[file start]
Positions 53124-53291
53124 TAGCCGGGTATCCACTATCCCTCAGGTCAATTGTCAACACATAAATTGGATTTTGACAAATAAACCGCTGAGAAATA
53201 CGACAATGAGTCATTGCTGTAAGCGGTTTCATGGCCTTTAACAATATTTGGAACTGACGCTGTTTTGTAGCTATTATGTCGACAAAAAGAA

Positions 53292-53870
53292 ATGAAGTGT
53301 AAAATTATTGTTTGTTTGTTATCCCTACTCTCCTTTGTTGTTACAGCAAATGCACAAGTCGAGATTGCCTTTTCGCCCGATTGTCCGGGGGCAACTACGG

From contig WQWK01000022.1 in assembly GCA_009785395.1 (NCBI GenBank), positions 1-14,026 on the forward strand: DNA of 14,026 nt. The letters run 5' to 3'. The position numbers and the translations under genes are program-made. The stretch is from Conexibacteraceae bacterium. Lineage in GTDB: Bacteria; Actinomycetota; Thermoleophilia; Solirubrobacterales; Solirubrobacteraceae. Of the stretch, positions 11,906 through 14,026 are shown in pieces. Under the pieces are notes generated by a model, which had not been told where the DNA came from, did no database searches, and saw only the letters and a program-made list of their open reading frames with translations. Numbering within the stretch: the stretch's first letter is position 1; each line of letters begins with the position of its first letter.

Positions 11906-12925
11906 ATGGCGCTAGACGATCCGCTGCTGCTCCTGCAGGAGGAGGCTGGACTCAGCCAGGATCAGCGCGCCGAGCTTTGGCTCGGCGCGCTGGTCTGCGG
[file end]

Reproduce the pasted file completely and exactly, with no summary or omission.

Positions 53124-53291
53124 TAGCCGGGTATCCACTATCCCTCAGGTCAATTGTCAACACATAAATTGGATTTTGACAAATAAACCGCTGAGAAATA
53201 CGACAATGAGTCATTGCTGTAAGCGGTTTCATGGCCTTTAACAATATTTGGAACTGACGCTGTTTTGTAGCTATTATGTCGACAAAAAGAA

Positions 53292-53870
53292 ATGAAGTGT
53301 AAAATTATTGTTTGTTTGTTATCCCTACTCTCCTTTGTTGTTACAGCAAATGCACAAGTCGAGATTGCCTTTTCGCCCGATTGTCCGGGGGCAACTACGG

From contig WQWK01000022.1 in assembly GCA_009785395.1 (NCBI GenBank), positions 1-14,026 on the forward strand: DNA of 14,026 nt. The letters run 5' to 3'. The position numbers and the translations under genes are program-made. The stretch is from Conexibacteraceae bacterium. Lineage in GTDB: Bacteria; Actinomycetota; Thermoleophilia; Solirubrobacterales; Solirubrobacteraceae. Of the stretch, positions 11,906 through 14,026 are shown in pieces. Under the pieces are notes generated by a model, which had not been told where the DNA came from, did no database searches, and saw only the letters and a program-made list of their open reading frames with translations. Numbering within the stretch: the stretch's first letter is position 1; each line of letters begins with the position of its first letter.

Positions 11906-12925
11906 ATGGCGCTAGACGATCCGCTGCTGCTCCTGCAGGAGGAGGCTGGACTCAGCCAGGATCAGCGCGCCGAGCTTTGGCTCGGCGCGCTGGTCTGCGG